(Reuters) - Three in 10 people questioned in a six-nation survey have been the victim of gun crime or know someone who has been in the last five years, gun control campaigners said on Monday.
The survey of about 1,000 people in each of Brazil, Britain, Canada, Guatemala, India and South Africa found widespread support for tighter international restrictions on trade in firearms, the Control Arms campaign said in a statement, reports Trend.
Control Arms is a joint initiative by human rights group Amnesty International, charity Oxfam International and the International Action Network on Small Arms, made up of hundreds of groups from around the world seeking tighter gun controls.
The survey, carried out by pollsters Ipsos MORI in April and May, was released a week before a major United Nations conference on illicit trade in small arms opens in New York.
Control Arms says there are around 640 million small arms and light weapons in the world and eight million more are produced each year. Weapons kill more than 1,000 people every day, it says.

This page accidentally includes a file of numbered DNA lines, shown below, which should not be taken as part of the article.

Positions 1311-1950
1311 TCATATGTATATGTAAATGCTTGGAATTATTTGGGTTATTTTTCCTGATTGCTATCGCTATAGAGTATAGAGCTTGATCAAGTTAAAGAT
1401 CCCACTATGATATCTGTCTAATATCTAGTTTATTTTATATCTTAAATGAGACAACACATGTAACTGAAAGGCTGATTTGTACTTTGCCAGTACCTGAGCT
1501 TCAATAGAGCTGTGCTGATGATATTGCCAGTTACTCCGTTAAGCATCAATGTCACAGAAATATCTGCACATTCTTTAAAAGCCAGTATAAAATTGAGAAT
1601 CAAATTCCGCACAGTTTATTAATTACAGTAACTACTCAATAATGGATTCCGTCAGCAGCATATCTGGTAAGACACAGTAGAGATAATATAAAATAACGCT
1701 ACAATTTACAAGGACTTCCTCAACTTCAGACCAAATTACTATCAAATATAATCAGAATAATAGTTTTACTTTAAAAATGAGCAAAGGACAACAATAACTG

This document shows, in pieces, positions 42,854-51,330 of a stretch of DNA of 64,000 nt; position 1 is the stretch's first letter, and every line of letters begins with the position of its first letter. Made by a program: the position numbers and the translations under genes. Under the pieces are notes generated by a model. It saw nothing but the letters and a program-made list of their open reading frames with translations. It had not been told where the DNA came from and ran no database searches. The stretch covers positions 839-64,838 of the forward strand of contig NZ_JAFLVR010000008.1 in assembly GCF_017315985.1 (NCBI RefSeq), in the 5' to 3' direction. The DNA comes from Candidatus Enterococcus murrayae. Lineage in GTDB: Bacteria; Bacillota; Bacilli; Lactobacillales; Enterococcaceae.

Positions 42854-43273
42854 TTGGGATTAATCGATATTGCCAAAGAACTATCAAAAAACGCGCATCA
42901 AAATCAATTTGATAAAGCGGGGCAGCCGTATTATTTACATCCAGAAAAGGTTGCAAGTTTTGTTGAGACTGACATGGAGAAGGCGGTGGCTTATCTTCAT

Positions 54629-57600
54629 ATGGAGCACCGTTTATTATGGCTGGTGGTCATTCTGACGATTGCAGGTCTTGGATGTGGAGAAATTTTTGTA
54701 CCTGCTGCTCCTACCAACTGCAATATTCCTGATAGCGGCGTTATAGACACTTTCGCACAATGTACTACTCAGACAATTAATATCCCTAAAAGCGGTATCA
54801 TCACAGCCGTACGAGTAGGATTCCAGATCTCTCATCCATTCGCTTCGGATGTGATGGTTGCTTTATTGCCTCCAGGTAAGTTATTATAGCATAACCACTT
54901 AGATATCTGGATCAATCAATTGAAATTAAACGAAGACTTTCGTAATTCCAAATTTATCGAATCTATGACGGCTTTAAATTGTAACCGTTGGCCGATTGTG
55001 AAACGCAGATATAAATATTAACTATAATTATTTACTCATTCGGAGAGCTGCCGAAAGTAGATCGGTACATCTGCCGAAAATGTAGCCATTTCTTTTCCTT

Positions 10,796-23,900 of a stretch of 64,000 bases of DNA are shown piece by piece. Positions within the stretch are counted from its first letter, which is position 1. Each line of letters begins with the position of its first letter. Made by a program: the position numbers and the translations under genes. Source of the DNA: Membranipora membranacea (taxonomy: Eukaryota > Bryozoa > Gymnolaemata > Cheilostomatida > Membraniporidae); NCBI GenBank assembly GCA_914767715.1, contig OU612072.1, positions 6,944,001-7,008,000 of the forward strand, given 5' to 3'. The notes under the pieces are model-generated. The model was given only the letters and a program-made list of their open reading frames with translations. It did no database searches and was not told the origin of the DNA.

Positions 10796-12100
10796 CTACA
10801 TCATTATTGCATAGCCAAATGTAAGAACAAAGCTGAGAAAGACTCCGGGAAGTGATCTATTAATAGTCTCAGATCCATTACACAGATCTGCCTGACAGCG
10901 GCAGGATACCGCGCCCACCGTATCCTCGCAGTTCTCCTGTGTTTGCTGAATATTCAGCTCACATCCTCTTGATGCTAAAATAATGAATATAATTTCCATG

Control Arms called on governments to introduce global principles to regulate transfers of weapons and ensure that they do not end up in the hands of human rights abusers.
Thirty percent of respondents in the six countries said that they, someone in their family or someone they knew had been threatened, injured or killed with a gun in the last five years.
The number of people answering "yes" to the question ranged from three percent in India, nine percent in Canada and 11 percent in Britain to 51 percent in both Brazil and Guatemala and 54 percent in South Africa.
More than 60 percent of those questioned said they were "worried about becoming a victim of armed violence," with Brazil recording the highest figure at 94 percent and Canada the lowest at 36 percent.
An average of 62 percent of all those surveyed said it was too easy to obtain a gun in their country.
Eighty-seven percent of all respondents wanted "strict international controls on where weapons can be exported to" and 89 percent backed better controls on arms coming into their country, the survey found.